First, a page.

SINGAPORE. — Oil prices held on to three-month highs yesterday, underpinned by optimism over an expected China-US trade deal and upbeat industrial data, while traders kept a close watch on the Middle East following a US air strike.
Investors remained cautious despite news of the US strikes in Iraq and Syria against an Iran-backed militia group, even as US officials warned “additional actions” may be taken.
West Texas Intermediate (WTI) crude futures CLc1 rose 4 cents to $61,76 a barrel by 0800 GMT. The US benchmark is up about 36 percent so far this year.
Brent crude futures LCOc1 were at $68,33 a barrel, up 17 cents, or 0,3 percent. The international benchmark has risen around 27 percent in 2019.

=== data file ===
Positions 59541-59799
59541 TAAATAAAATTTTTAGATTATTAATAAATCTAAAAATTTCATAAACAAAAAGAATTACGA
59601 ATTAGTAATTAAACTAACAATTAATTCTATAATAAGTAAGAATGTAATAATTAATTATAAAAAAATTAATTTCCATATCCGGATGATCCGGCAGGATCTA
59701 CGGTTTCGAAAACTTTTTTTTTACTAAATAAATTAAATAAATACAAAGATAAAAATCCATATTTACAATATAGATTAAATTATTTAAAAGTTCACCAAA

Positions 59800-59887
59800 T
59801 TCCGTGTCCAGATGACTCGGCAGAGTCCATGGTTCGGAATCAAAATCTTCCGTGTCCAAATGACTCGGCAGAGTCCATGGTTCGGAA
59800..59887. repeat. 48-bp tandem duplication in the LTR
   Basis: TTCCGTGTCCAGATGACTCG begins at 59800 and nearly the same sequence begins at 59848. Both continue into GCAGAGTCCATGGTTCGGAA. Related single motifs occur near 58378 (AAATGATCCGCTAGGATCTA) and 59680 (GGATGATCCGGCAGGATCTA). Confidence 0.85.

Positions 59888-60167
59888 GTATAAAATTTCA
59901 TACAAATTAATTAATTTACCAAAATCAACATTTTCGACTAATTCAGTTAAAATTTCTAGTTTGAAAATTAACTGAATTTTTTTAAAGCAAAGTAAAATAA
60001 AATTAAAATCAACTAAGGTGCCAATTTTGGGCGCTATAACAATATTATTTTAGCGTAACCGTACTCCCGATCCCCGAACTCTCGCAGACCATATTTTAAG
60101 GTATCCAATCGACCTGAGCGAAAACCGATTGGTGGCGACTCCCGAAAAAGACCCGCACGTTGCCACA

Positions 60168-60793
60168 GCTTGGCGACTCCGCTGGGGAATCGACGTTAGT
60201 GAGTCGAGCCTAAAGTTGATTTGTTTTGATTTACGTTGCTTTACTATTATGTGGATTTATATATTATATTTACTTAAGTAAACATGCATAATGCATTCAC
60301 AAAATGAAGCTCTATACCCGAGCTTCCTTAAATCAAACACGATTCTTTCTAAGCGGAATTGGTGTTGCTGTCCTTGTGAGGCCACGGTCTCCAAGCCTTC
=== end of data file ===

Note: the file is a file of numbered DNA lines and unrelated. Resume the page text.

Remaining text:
“(Trading) has been relatively flat due to lack of market participants in the holiday season,” said market analyst Margaret Yang of CMC Markets.
“Oil prices have reached their highest level since the Saudi oil field attack in mid September, and thus traders are also cautious about profit-taking possibilities,” she added.
Tensions in the Middle East have flared up as the United States carried out air strikes on Sunday in Iraq and Syria against the Kataib Hezbollah militia group, while protesters in Iraq on Saturday forced the closure of its southern Nassiriya oilfield. — Reuters.